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Mi Puerto Rico at WAM

Post #902 • November 7, 2006, 12:52 PM • 12 Comments

Worcester, MA — Mi Puerto Rico: Master Painters of the Island, 1780-1952, currently up at the Worcester Museum of Art, showcases three Puerto Rican painters whom the island regards as luminaries. The Museo de Arte de Ponce, which Miamians may recall as the current institution of former Miami Art Museum curator Cheryl Hartup, put this together, and it makes the history of painting there come off as uneven but pleasant, and accomplished if not innovative.

It begins with a dour roomful of José Campeche, who stands up to competent late 18th Century contemporaries on the mainland. I confess to having little appetite for the whole genre, but their workmanship is laudable. Later, though, Puerto Rico proved an excellent place to practice Impressionism. Francisco Oller, seven years older than Monet, brought it back from his studies in Spain and France, and developed it to a high polish in impressive still lifes incorporating the local produce. Miguel Pou, a product of the Art Students League and the Philadelphia Academy of Fine Arts circa 1900, shows thorough command of the concerns of the Ashcan school, and applied it to the depiction of local types. They don't compare well to, say, similar projects by Joaquin Sorolla, but technical authority and heartfelt sympathy drive them to successful conclusions. The handsome WAM installation includes bilingual wall copy in honor of the vibrant Latino community of central Massachusetts, although I remain unconvinced about the piped-in chirping of Coqui frogs, a campy addition that would better suit a science exhibit.

José Campeche y Jordán, Lady on Horseback (Dama a caballo), 1785, oil on wood panel, Museo de Arte de Ponce, The Luis A. Ferré Foundation, Inc., Ponce, Puerto Rico

Francisco Oller y Cestero, Hacienda Aurora, 1898-99, oil on wood panel, Museo de Arte de Ponce, The Luis A. Ferré Foundation, Inc., Ponce, Puerto Rico

Francisco Oller y Cestero, Guavas (Guayabas), ca. 1901-03, oil on wood panel, private collection

Miguel Pou y Becerra, Horse Drawn Carriages in Ponce (Los coches de Ponce), 1926, oil on canvas, Museo de Arte de Ponce, The Luis A. Ferré Foundation, Inc., Ponce, Puerto Rico

Miguel Pou y Becerra, A Race of Dreamers - Portrait of Ciquí (Raza soñadora - Retrato de Ciquí), 1938, oil on canvas, Museo de Arte de Ponce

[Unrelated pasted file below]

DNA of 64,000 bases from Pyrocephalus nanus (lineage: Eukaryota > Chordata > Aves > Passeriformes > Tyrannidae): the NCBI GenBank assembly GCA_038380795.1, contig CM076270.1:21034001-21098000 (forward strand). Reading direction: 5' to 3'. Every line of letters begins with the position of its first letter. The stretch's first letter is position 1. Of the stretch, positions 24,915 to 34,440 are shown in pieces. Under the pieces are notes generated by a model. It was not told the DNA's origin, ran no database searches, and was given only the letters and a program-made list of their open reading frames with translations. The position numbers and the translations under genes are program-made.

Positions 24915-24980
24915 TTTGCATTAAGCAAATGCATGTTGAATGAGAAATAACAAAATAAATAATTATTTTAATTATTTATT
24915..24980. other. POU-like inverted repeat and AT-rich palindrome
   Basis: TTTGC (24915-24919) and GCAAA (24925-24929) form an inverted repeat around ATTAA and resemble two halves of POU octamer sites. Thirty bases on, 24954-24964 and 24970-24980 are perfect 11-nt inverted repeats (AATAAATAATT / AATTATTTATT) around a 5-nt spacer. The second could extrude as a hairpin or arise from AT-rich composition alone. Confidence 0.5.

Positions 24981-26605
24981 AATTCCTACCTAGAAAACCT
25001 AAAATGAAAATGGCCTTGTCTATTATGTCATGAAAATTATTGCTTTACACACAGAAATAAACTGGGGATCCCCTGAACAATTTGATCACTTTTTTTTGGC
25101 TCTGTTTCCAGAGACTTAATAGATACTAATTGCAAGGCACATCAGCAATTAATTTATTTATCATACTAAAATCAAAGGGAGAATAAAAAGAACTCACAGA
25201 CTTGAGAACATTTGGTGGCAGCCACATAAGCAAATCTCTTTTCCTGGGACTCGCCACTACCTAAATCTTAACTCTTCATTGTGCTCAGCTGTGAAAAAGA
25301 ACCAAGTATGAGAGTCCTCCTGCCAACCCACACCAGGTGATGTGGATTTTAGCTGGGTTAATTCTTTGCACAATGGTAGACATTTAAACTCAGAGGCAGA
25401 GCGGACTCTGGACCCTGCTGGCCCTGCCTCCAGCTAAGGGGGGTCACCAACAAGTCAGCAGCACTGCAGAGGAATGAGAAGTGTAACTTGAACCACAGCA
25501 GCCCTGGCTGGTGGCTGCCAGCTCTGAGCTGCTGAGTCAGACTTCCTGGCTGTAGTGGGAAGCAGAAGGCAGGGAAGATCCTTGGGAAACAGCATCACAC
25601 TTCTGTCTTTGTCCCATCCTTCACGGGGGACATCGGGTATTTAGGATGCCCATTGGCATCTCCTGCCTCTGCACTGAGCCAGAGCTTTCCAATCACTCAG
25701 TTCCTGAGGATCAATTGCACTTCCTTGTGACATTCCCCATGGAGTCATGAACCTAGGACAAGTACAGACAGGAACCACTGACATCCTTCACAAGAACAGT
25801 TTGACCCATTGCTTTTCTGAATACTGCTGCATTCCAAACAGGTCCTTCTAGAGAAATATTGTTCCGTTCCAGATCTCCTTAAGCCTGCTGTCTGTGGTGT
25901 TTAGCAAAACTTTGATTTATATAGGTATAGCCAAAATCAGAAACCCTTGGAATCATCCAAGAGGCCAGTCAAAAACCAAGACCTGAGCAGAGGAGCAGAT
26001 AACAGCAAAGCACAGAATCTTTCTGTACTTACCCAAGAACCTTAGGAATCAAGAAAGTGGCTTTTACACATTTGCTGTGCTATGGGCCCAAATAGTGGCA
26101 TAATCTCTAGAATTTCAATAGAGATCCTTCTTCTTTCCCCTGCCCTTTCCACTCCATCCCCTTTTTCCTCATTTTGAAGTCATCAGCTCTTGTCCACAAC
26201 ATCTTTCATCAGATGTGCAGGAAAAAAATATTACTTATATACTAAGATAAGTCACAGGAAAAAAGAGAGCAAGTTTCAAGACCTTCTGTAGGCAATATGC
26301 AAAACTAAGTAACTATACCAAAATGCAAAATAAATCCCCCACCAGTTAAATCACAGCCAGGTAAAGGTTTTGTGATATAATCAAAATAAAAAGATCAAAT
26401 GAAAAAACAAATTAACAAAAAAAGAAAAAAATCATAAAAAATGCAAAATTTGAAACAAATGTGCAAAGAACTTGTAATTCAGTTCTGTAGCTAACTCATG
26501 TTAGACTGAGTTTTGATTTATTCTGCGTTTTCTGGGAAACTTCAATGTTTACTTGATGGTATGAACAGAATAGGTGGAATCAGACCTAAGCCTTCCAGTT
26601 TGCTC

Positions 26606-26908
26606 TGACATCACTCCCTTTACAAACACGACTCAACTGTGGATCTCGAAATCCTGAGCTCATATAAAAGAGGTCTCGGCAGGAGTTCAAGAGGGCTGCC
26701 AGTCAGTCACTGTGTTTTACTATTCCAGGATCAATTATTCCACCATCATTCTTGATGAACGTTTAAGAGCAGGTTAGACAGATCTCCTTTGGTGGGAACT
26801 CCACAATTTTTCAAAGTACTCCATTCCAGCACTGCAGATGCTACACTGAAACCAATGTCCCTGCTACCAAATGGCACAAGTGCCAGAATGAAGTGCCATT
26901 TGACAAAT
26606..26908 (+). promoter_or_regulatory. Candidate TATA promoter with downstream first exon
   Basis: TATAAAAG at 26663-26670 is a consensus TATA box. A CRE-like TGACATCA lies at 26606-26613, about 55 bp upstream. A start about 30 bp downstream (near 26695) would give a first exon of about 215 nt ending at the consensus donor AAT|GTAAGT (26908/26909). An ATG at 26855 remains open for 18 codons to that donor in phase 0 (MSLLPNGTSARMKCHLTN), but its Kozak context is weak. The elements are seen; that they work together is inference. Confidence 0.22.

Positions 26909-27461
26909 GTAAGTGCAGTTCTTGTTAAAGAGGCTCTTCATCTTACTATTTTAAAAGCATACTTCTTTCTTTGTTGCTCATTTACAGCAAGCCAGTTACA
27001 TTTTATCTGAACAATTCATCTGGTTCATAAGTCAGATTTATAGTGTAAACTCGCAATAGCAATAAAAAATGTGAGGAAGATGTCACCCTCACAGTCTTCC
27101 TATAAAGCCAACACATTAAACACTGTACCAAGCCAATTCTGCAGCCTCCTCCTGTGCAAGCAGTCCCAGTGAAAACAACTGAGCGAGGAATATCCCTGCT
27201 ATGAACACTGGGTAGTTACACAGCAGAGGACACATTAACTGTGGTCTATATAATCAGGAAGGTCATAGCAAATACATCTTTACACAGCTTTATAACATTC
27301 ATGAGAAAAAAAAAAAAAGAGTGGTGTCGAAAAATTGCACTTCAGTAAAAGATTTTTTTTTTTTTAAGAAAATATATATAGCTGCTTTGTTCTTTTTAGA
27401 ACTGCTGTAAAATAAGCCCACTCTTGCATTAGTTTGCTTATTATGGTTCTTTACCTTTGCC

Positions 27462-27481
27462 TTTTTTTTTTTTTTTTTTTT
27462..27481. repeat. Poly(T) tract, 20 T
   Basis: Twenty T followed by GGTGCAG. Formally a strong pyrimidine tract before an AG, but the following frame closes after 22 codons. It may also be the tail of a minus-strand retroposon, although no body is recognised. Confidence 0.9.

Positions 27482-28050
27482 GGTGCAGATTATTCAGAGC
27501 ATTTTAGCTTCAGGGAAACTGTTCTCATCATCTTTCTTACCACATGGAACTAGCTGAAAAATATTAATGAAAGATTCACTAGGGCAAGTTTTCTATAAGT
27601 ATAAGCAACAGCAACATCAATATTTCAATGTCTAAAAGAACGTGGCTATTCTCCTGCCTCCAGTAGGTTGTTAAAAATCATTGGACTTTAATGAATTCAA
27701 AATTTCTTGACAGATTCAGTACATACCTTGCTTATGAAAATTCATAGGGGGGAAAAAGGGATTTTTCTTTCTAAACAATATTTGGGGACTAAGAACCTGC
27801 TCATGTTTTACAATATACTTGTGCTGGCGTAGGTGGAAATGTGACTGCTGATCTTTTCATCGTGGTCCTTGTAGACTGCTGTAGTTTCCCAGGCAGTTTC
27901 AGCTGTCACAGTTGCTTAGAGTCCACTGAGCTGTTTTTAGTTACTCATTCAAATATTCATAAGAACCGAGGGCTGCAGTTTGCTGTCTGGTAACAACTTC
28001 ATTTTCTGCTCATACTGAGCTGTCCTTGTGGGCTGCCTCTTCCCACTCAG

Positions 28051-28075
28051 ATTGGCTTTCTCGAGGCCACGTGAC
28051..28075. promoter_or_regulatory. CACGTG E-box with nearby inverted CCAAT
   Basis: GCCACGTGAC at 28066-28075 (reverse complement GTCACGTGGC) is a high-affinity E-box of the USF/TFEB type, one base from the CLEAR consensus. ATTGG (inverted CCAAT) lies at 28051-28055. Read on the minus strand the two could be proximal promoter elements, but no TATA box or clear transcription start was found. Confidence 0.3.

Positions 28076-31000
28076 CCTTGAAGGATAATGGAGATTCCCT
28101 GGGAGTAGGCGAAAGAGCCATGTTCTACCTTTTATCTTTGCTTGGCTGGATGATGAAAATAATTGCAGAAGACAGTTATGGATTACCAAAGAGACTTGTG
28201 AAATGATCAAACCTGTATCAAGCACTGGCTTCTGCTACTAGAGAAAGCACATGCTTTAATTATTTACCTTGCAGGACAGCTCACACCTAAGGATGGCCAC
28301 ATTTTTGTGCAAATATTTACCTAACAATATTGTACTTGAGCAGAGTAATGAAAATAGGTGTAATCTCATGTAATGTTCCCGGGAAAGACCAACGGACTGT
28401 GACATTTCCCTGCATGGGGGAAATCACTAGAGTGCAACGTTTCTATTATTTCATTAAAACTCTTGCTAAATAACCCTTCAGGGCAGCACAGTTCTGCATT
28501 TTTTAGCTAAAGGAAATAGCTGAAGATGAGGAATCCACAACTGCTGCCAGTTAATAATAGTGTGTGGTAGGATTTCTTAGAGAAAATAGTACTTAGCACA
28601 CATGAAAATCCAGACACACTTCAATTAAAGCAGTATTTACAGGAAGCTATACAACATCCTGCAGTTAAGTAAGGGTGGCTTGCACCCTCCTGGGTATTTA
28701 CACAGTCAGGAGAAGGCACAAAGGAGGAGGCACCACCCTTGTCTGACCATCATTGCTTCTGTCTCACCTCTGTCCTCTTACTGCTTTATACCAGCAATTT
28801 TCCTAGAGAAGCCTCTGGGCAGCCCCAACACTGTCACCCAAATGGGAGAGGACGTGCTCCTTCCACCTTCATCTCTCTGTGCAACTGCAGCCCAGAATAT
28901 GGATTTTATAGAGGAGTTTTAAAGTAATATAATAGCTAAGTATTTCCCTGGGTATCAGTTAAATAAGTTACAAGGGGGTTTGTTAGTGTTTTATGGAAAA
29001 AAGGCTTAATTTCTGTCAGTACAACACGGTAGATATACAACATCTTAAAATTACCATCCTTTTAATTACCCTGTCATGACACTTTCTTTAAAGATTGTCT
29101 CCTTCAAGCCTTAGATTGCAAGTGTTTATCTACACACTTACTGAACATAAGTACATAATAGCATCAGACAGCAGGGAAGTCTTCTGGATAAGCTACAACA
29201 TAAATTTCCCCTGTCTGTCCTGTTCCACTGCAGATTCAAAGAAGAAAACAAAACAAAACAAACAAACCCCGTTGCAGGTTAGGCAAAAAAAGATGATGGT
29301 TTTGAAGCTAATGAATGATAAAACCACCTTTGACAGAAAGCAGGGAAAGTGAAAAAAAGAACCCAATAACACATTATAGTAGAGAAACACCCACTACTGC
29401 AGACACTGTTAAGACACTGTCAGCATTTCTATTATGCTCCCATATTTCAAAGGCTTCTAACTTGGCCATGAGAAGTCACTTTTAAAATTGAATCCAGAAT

Miguel Pou y Becerra, My Son Jaime (Mi hijo Jaime), 1927, oil on canvas, Museo de Arte de Ponce, The Luis A. Ferré Foundation, Inc., Ponce, Puerto Rico




November 7, 2006, 1:07 PM

The Oller pix look OK. The rest aren't that great. Becerra looks amateurish. My computer did not show me any paintings by Pou.



November 7, 2006, 1:10 PM

The whole name is Miguel Pou y Becerra, which you would shorten to Pou, not Becerra.



November 7, 2006, 1:51 PM

Right. I missed that.



November 7, 2006, 2:25 PM

Wonderful works ! Thanks for posting, Franklin.



November 7, 2006, 2:58 PM

yes, I also like the oller two.



November 7, 2006, 5:50 PM

Interesting. Never heard of these painters, but I guess that's one reason for the show outside of Puerto Rico. Oller is clearly the best of the three, though he's not especially Impressionistic based on these two images. Pou y Becerra is outdoor art fair stuff. The 18th century piece is hardly Gainsborough, but it's accomplished enough, considering.



November 7, 2006, 9:47 PM

Beautiful people, awesome food, and now paintings!



November 8, 2006, 9:25 AM

I have to agree with opie, the last two look a bit bland.

They lack (pardon the expression) "pizzaz."

Otherwise, very nice.



November 9, 2006, 1:00 AM

Agreed. Oller appears to be a competent painter. The rest look like student or amateur work.

The White Camel



November 9, 2006, 7:04 AM

the guy in the white shirt/blue pants looks realllllllllly bored bored as I feel looking at him...........



November 9, 2006, 9:54 AM

Those funny dog-drawn carriages of Ponce!



November 9, 2006, 10:51 AM

Agreed. Posted works by Campeche and Pou aren't dynamic, but I like something about the figure in "My Son Jaime." Too bad the background's so flat. Oller's "Guavas" is my favorite. Though, I agree, his posted works don't reveal an outrightly Impressionistic style. The brushstroke and background colors could be pushed further, but the guavas are well-rendered.



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